the great animal orchestra about the sounds animals make in the environment, and he broke it down and said, look, in an environment that remains stable, insects take this frequency bandwidth and the mammals are kind of here, and the monkeys or whatever are here, the birds are in here. they have it worked out and as if it is lines of music and all playing their parts and they don't intrude on the others. >> rose: yes. >> and it was kind of a huge insight and i thought that is absolutely right. yeah. >> rose: tell me about the role of brian eno. >> he is -- he was instrumental in kind of pushing talking heads as a band. >> rose: right. >> beyond what we were used to doing. and then he and i worked together as collaborators, as collaborators before. he is not entirely but to some extent he is a nonmusician, he actually can play an instrument but he prefers to think of himself as a nonmusician so he prefers to work and think of how the music is organized as opposed to sitting and jamming with somebody. >> you are now collaborating with annie clark. >> yes. >> rose: how is that going? >> it has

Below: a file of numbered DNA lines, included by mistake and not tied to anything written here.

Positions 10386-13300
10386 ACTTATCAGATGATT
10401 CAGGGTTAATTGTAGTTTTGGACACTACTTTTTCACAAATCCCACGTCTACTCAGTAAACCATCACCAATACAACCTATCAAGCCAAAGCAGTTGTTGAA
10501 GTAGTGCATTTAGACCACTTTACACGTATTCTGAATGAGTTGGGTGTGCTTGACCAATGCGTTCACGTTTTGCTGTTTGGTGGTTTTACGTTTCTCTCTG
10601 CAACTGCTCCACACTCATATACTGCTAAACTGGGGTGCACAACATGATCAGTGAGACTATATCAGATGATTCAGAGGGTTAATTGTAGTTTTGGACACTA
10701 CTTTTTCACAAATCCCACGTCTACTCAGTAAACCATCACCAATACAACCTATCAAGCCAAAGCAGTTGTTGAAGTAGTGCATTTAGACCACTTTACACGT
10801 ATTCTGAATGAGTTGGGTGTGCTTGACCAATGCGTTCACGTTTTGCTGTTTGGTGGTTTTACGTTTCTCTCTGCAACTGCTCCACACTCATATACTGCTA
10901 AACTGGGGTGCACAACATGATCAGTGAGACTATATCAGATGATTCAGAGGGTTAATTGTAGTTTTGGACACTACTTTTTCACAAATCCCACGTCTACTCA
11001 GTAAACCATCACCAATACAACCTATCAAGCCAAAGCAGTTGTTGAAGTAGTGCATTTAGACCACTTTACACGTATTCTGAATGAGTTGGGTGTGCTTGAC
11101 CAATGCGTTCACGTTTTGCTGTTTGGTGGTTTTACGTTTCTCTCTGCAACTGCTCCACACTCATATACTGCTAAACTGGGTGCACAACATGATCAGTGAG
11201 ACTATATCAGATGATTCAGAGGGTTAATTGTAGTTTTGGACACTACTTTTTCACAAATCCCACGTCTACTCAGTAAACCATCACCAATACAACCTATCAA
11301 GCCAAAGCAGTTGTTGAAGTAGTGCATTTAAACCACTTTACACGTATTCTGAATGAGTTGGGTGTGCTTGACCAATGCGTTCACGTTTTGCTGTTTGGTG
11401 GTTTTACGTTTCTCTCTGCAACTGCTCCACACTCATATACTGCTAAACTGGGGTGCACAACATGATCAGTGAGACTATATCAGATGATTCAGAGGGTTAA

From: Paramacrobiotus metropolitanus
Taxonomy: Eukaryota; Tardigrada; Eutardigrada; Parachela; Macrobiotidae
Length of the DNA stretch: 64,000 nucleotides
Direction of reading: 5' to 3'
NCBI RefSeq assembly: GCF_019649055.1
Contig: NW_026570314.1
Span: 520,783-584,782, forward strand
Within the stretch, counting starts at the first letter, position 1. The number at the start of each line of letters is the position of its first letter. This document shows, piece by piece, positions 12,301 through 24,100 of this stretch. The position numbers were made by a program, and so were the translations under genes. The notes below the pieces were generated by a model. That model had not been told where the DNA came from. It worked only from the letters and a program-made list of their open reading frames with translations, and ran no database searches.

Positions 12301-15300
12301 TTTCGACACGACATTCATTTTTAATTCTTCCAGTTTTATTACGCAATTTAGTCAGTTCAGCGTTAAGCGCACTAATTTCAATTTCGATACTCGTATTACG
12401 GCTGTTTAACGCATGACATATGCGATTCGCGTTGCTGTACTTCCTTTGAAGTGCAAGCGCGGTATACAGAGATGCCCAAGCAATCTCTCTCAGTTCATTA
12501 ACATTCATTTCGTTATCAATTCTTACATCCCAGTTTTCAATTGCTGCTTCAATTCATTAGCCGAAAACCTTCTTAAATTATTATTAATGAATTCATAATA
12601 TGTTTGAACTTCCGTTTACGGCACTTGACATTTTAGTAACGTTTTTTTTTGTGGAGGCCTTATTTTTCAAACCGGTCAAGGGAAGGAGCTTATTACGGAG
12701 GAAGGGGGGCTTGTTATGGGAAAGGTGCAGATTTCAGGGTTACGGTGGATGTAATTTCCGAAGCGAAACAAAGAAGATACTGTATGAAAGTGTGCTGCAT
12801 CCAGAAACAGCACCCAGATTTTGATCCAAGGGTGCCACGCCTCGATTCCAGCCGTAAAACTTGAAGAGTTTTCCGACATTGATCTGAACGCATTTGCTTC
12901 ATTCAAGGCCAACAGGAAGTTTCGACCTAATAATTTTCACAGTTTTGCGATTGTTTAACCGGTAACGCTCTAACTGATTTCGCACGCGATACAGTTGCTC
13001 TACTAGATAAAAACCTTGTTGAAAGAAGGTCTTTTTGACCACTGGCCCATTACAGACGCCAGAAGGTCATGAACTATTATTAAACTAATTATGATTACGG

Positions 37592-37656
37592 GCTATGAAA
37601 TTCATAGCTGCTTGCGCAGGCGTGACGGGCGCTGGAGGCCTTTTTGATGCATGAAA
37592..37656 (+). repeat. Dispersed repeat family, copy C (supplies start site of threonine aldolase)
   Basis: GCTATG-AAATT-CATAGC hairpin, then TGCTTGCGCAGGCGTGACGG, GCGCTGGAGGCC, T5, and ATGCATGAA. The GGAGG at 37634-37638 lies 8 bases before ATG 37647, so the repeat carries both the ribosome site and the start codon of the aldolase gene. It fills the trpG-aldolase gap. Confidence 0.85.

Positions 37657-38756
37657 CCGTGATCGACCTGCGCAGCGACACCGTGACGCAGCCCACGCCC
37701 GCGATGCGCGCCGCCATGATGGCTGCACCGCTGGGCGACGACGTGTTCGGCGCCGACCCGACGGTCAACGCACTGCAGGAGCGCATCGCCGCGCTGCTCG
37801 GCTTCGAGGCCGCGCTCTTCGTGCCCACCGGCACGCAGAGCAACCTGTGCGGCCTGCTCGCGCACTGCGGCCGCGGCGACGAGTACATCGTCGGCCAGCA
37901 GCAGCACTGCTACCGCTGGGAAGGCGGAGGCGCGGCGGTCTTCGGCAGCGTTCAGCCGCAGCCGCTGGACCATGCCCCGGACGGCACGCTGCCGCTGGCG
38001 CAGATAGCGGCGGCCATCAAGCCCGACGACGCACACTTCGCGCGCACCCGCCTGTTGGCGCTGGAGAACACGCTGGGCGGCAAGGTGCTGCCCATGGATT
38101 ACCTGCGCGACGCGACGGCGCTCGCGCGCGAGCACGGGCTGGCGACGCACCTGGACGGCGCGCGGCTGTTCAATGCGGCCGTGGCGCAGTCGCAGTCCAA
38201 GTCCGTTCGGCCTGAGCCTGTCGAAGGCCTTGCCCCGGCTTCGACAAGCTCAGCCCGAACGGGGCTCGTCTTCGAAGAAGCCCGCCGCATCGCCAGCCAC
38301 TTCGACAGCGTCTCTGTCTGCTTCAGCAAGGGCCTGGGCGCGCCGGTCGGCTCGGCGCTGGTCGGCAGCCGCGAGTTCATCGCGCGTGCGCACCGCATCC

and be informed in an entertaining, fun environment, in a safe environment, where they can take that, what they have learned from the show and have conversations. >> it is also a tough environment. i e-mailed you before i went to see it. i said, i have a daughter that's almost 11. do you think you should bring her? >> i thought, i'm not sure. when i thought it, i saw exactly, i'm not sure. some of what happens to girls in the world is pretty ugly. >> i think girls 12 and over should see the play. i was just doing the 1 billion rising tour that we will talk about. i was in mexico city. i was with one of the women there that is fighting sex trafficking and human trafficking which $6 billion a year industry. we were just walking down the streets. there were girls, 9, 10, 11, 12, who had been sold, who had been kidnapped, raped 60 times a day. the kind of lives of women, girls across the planet is so varied. it is all part of the same story, girls not having agency over their bodies. >> on the one hand, you have monologues, often global girls telling about horrific conditions like that sexual